Meta Stack Exchange is where users like you discuss bugs, features, and support issues that affect the software powering all 158 Stack Exchange communities.

What is meta?
Here's how it works:
  1. Any Stack Exchange user can ask a question
  2. The community provides support, votes on ideas, and reports bugs
  3. Your voice helps shape the way Stack Exchange operates

I have a question, but not sure if it should be asked at Stack Overflow, here in Meta or in Programmers. It is potentially a discussion, but I'm after opinions.

The question is along the lines of implicit coding or explicit coding.

Where is the best place to ask?

This means I have to ask it here to then be told where it will be answered!

My question is, in programming it is my understanding that generally being explicit is desired (as opposed to being implicit), so is the use of the`var keyword so popular.

var myName = DateTime.Now(); 
share|improve this question
Don't. Search, it's been asked before... – Jeff Mercado Jan 30 '13 at 15:23
"but I'm after opinions"... that's a pretty good indicator you shouldn't ask it. – Bart Jan 30 '13 at 15:24
And please do take care of your markdown. A lot of content was invisible and only upon editing I saw there was more. Check your posts before you post them (and after as well). – Bart Jan 30 '13 at 15:27
Step 1: See how much content has been posted here Step 2: don't ask a new question. – AakashM Jan 30 '13 at 15:28

There is this already asked and answered on Programmers: C#: Explicitly defining variable data types vs. using the keyword 'var'?. It sounds to me like it covers the practical ground behind your question ("when to use var").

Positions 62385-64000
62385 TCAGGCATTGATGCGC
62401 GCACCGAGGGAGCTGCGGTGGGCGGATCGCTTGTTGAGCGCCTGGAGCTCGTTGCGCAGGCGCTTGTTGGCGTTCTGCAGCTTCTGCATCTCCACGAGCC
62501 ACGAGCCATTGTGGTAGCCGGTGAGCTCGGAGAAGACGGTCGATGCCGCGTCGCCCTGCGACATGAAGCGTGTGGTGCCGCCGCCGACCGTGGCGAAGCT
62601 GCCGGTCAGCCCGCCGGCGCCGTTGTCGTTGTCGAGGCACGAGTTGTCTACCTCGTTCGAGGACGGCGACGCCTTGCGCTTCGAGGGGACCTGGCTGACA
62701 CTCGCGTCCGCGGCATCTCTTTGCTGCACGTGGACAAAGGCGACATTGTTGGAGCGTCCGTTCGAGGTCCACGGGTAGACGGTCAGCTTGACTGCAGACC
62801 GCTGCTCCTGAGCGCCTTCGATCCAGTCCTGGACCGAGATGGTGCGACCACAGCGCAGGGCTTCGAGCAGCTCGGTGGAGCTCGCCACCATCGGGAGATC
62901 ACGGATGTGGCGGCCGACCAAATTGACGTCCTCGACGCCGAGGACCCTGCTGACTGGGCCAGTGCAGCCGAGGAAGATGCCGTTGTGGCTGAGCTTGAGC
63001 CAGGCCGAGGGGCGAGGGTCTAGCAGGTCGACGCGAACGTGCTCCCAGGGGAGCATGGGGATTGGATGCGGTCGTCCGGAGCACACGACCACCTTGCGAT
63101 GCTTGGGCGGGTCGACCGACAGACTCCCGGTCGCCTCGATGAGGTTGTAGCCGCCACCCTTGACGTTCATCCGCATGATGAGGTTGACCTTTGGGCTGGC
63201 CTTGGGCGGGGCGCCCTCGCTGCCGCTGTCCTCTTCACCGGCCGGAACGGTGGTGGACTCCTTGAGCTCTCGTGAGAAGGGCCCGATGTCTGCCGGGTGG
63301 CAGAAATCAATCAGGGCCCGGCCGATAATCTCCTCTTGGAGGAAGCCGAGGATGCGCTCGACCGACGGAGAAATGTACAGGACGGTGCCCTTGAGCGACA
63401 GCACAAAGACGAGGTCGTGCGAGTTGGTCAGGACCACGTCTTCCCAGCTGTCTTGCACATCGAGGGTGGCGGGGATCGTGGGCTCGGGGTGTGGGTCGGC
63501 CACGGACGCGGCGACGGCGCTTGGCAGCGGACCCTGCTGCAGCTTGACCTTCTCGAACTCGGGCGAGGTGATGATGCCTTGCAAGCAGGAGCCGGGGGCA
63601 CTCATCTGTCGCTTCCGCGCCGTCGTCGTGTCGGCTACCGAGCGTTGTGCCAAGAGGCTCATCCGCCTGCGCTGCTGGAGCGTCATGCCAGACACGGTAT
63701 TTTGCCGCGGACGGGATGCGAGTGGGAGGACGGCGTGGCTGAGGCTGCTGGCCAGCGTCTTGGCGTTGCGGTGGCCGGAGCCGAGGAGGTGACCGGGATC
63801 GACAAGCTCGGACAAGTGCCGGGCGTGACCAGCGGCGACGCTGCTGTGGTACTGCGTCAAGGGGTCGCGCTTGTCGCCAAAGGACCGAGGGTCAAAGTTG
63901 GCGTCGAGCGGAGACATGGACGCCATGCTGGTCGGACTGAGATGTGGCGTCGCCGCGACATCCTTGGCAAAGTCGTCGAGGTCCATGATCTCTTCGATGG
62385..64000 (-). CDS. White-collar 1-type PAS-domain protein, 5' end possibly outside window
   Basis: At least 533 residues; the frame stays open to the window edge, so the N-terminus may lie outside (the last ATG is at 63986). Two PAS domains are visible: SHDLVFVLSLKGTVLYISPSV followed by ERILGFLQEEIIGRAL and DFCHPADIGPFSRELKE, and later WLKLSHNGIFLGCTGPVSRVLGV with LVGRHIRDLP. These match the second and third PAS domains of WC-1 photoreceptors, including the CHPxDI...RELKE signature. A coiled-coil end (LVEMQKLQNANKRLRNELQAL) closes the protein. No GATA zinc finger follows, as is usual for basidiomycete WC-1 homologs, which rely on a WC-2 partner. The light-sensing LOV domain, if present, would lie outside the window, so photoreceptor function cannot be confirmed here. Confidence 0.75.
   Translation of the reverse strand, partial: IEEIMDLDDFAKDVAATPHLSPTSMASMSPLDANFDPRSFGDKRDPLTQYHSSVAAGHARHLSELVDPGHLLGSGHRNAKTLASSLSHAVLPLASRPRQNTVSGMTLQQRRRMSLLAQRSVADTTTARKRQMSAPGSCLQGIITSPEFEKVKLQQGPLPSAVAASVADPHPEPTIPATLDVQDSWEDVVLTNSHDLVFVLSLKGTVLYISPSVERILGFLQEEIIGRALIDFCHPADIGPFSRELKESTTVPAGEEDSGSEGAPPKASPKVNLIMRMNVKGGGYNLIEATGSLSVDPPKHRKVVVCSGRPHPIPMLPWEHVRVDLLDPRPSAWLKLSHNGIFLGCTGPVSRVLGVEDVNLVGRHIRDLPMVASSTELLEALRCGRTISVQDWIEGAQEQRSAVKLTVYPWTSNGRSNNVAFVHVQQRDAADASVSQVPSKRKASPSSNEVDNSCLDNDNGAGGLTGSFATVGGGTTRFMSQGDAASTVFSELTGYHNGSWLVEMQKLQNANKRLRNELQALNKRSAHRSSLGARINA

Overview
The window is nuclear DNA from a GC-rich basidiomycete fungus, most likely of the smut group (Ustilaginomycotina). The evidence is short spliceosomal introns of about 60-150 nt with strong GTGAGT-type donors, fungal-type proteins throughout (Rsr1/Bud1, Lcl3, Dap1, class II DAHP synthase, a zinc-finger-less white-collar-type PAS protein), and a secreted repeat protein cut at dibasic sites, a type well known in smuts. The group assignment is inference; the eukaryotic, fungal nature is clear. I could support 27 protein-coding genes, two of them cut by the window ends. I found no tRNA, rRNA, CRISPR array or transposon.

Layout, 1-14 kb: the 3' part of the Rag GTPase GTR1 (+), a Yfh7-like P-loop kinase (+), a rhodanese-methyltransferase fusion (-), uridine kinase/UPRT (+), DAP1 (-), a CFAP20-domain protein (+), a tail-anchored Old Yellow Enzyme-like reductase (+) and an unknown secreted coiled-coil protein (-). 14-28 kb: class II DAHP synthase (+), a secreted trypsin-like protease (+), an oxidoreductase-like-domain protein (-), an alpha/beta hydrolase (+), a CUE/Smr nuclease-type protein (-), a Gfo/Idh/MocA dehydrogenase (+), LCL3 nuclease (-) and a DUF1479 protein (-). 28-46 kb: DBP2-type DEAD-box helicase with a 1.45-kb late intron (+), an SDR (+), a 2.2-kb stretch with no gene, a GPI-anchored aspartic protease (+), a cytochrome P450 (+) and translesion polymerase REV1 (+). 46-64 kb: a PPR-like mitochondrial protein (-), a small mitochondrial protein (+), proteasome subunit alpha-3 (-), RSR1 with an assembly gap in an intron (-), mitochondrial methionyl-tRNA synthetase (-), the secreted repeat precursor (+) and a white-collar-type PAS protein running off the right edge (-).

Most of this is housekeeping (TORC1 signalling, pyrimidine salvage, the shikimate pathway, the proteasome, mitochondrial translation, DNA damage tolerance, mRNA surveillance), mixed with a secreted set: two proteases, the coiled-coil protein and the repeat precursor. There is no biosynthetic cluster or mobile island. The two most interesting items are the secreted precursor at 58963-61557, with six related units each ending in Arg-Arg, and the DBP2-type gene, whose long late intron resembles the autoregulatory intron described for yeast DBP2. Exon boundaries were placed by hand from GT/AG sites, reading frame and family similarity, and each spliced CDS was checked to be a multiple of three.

Asking whether or not var is popular, why it is or isn't popular, or how many people use it is best done elsewhere (for example, on Quora or Reddit) because all those questions are essentially discussion-starters for folks to share their theories and opinions.

share|improve this answer
Yup; and my bet is, if you go to Reddit or Quora, you will find lots of examples of already-started discussions on the topic. – Andrew Barber Jan 30 '13 at 15:50
Well, questions like this can often be answered by recommended standards and guidelines provided by those responsible for the thing, which can hold more ground than mere opinions. – Grant Thomas Jan 30 '13 at 16:57
@Mr.Disappointment We've done this dance with var before. You're right, some of these questions can be answered, but in this case they either already have been or never will be, depending slightly on the specific flavour of the question. – Adam Lear Jan 30 '13 at 17:10
"Recommended standards and guidelines"? Whose? What authority would you accept? What authority will the next user accept? – John Saunders Jan 30 '13 at 20:38

You must log in to answer this question.

Not the answer you're looking for? Browse other questions tagged .